You can pay more for a body, and you get more—better resolution, more features, more rugged construction. But these budget SLRs are pretty good, and leave you more $$ for decent lenses.
The main thing is, you’re going to need a lens with a lot of "pull." A good example is Sigma’s 150-500mm F5-6.3 APO zoom. Auto-focus, of course, and optical stabilization for low light. That 500mm outer range will really bring wildlife in close. And it’s not a huge lens—ten inches long and about four pounds. At $1,400, it’s not unreasonably priced given all it does. Tokina makes a somewhat lesser 80-400mm F4.5-5.6 lens that sells for about $500 and still offers good versatility.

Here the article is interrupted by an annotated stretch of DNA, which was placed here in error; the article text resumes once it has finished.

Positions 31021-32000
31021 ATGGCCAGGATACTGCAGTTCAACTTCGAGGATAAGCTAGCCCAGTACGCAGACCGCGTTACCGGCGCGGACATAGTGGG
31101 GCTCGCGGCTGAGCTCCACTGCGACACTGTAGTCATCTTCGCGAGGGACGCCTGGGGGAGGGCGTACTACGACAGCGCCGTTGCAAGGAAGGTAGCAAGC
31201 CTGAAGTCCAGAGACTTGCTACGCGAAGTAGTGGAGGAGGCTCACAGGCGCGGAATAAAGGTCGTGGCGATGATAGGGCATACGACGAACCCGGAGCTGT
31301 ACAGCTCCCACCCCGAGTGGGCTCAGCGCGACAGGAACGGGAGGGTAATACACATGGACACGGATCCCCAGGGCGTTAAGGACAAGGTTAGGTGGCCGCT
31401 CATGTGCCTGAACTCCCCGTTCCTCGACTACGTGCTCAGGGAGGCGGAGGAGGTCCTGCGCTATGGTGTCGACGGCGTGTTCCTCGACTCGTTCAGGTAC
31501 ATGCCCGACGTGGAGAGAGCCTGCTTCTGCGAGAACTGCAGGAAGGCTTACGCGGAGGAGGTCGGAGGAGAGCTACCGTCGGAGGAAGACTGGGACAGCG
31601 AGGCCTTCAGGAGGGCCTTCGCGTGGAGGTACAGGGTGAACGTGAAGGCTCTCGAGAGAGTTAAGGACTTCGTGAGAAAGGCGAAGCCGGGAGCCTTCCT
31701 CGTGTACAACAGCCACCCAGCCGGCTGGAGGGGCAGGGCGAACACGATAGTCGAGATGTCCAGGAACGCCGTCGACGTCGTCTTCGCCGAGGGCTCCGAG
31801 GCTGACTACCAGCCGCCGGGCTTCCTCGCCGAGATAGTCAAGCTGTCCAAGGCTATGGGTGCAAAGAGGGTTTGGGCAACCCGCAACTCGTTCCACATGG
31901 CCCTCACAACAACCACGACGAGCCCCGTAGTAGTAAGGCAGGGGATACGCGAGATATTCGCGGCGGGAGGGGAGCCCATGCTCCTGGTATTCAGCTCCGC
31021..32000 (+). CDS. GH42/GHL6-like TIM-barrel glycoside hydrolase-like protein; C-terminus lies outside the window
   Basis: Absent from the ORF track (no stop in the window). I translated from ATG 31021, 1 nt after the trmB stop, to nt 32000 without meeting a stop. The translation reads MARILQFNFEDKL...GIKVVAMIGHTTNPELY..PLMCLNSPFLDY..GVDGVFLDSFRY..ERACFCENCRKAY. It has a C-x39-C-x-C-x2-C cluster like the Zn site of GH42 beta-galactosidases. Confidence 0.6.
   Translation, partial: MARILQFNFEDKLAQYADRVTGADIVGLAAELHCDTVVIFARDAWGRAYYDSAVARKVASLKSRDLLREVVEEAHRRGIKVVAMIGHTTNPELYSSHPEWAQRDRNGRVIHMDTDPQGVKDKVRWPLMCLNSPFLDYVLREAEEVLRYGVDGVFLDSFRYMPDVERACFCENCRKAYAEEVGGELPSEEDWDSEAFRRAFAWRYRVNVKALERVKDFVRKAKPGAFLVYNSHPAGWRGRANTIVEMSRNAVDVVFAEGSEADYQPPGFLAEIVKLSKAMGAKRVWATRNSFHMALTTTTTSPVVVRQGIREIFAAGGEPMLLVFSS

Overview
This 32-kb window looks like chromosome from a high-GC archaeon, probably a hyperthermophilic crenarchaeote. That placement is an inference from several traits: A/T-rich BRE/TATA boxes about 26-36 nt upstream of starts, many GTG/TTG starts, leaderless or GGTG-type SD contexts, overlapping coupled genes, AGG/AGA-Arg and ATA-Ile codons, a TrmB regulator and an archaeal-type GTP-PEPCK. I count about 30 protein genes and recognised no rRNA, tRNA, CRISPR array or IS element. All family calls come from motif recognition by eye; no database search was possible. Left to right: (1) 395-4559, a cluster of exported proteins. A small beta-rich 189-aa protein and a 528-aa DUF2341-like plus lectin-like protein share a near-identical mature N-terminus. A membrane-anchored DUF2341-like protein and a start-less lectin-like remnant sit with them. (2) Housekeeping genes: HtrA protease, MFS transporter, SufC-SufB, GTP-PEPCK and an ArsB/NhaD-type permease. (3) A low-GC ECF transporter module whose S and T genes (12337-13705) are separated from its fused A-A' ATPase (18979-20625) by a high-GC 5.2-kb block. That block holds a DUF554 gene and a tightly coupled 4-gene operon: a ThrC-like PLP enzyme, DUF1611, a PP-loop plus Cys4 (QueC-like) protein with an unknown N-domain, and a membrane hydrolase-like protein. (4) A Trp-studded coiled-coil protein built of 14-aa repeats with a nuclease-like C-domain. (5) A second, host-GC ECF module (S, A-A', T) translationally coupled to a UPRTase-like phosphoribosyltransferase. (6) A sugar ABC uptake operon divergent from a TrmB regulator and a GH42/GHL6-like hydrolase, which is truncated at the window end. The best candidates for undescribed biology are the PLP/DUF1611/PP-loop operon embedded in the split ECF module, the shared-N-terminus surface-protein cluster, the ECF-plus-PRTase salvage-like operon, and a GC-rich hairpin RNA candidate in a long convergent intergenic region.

I wish you could get a decent fixed-focal-length tele, but these days those are pretty exotic items. Canon’s own EF 400mm F5.6 lens ($1,200) is one of the better ones. Match that with a Sigma 70-200mm F2.8 ($2,400) and a Canon 28mm F1.8 wide-angle ($450) and you’ve got just about every combination covered. I really like the 70-200mm despite its steep price because it’s a super-versatile selection of focal lengths, plus very fast.
If you really want just one lens to do as much as possible, Sigma’s 18-300mm F3.5-5.6 zoom ($500 street price) is really pretty remarkable. Not perfect, but with an 18:1 zoom ratio and compact size, it sure covers the bases. Or, Canon’s 70-300mm F4.5/5.6 ($1,250 street price) plus a wide-angle lens would give you better quality with plenty of versatility. That would likely have my vote for most shooting options for lowest cost, without sacrificing much quality.
Lot of choices. Hope this helps!